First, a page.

Talent Management Articles – Recruiting for Remote Locations

While many urban businesses and organizations are experiencing difficulty attracting qualified candidates, organizations in rural and northern more isolated communities have an even greater challenge. Location! 

Whereas marketing guru’s shout out “location, location, and location” as the key message to attract business, location isn’t the winning formula when undertaking an executive search for a more isolated community. In fact, location can be very much of a detriment that could slow down a candidate search and frustrate the best of selection committee.

Yet, these rural and isolated communities do indeed have a lot to offer but part of the challenge is that members of a selection committee often take themselves for granted. They forget to recognize the many features and benefits their location does have to offer. And they don’t know how to market these benefits. This is where an executive search professional can help.

An executive search professional will assist a selection committee to look at other features of their location such as identifying and promoting the environmental and community features they have to offer. In many cases, I find that a rural or isolated location offers closer interpersonal relationships with a wide variety of professionals. Location often offers the intrinsic reward of an accelerated career path as tenure will broaden one’s scope of experience and learning which in turn creates longer-term advancement opportunities for a candidate. This is especially true for specialists and for those candidates interested in management.

The search committee also needs to examine other benefits their location has to offer. Most frequently the location would be attractive to candidates who are already engaged in similar sports and activities or who enjoy adventure. We work with the committee to identify activities for adults, children and families. We review the overall lifestyle and note the areas that would be attractive to candidates.

As well, we examine areas where people can volunteer at various charities and we review the schools, churches and health facilities. All of these elements help us to build a picture of life in the community and to specifically focus on items that would attract high-qualified candidates.

The role of an executive search consultant in this case is to assist the selection committee to package and market their job opportunity to those individuals who have an affinity for similar surroundings. Therefore, the first step I take is to truly understand all of the benefits and challenges of the community and within the job itself.

I begin by interviewing current members of the selection committee and also reach out to other selected employees to learn what attracted them to their location and job opportunity and what makes them stay. I ask these interviewees to describe their lifestyle, what they do in their leisure time, what professional accomplishments they have made in their role and what benefits they feel they enjoy because of the location.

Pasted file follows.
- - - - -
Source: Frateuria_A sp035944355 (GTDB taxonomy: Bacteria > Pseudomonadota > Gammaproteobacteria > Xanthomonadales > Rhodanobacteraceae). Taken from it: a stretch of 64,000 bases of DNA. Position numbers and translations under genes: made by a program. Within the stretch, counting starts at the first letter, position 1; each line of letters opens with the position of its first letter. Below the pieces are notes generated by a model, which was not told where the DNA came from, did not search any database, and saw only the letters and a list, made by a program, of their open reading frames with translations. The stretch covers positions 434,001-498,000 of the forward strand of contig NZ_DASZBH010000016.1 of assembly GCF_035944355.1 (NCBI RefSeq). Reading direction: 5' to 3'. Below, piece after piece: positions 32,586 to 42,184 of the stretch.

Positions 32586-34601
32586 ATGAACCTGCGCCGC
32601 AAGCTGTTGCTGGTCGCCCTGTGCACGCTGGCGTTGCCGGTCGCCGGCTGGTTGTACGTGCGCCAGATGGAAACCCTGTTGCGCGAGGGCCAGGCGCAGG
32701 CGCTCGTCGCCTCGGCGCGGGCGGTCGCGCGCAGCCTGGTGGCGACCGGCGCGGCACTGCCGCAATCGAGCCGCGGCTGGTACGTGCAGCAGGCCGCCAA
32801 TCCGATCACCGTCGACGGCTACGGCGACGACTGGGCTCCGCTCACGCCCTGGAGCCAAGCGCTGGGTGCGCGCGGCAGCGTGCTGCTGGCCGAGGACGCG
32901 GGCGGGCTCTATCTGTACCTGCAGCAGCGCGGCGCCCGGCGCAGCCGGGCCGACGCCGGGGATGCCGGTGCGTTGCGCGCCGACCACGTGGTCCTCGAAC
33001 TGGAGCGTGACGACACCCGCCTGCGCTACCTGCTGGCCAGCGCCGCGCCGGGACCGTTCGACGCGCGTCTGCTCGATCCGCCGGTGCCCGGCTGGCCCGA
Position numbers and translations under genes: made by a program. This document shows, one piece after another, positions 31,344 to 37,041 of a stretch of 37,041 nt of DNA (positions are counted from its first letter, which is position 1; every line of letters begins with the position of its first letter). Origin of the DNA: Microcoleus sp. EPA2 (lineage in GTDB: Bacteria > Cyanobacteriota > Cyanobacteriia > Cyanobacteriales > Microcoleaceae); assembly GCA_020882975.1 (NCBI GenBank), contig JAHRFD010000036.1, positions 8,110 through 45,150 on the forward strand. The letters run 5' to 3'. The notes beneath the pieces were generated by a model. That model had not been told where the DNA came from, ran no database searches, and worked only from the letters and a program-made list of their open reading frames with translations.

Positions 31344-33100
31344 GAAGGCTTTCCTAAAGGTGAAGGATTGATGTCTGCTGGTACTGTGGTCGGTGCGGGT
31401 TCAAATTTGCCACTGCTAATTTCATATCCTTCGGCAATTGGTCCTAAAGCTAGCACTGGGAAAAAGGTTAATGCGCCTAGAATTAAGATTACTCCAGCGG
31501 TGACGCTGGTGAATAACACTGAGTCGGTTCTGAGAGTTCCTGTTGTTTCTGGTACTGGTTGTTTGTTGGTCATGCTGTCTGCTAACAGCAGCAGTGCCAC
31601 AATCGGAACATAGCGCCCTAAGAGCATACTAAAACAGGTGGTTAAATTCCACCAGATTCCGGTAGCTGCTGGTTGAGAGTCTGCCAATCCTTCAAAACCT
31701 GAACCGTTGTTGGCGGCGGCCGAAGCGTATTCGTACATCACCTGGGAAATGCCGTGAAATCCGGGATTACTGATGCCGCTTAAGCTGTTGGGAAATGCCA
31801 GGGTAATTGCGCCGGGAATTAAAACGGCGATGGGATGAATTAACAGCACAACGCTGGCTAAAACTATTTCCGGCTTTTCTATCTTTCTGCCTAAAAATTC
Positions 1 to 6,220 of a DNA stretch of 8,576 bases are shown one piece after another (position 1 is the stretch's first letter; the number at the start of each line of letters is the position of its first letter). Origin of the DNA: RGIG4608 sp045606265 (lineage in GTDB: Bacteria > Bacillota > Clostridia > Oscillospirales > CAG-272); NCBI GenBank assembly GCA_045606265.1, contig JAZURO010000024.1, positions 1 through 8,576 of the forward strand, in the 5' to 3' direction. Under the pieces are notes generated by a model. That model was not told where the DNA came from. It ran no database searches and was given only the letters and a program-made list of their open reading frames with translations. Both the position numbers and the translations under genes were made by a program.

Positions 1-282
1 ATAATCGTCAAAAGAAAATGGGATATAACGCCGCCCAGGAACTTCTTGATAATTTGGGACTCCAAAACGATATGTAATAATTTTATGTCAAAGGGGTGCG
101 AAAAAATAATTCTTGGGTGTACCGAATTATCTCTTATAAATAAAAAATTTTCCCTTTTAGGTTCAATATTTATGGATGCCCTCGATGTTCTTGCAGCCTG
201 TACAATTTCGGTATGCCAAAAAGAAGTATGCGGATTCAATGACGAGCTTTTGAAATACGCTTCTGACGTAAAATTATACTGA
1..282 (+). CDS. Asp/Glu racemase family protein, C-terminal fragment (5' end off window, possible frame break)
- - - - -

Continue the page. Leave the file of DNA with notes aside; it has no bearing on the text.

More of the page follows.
Next, I apply a candidate search strategy. This investment in time by dedicated researchers helps us to target various locales where a potential candidate already appreciates the lifestyle described and is involved in activities offered in the client community. Then from this candidate pool, I deliberately seek individual’s who would benefit from a career progression opportunity beyond where they are working currently. As well, the dedicated researchers dip into candidate pools such construction, the military or other industry sectors that hold highly qualified candidates that are customarily more mobile than others.

Once a number of candidates have been identified, we approach the individuals with the opportunity, inquire about their interests and attempt to “sell” the features and benefits of the job. Once there appears to be an interest, we ask for and screen the resumes and conduct a telephone screening interview. If interest continues, we will frequently send the candidate additional print information and tourism data as well as more in-depth information on the job opportunity.

As the candidate pool is screened and qualifications confirmed, we typically bring the individuals into the client community for a face-to-face interview and a tour. It is important to be as realistic as possible about the features and benefits but also be open and transparent about some of the challenges that will be experienced when in the community. This approach helps to confirm only those clients that have a significant interest and a willingness to commit to the job opportunity. When possible, we might schedule a second visit for the candidate accompanied by a spouse and/or family because candidates will not stay unless the family is happily involved in the community as well.

While of course, I’m biased, I believe that the best bet for rural and isolated communities is to use an external executive search professional. We have the time, resources and network contacts that enable us to reach out to thousands of potential candidates and to screen them effectively. The result will be a qualified candidate with a good reputation and someone who respects, appreciates and values what the community and job opportunity has to offer.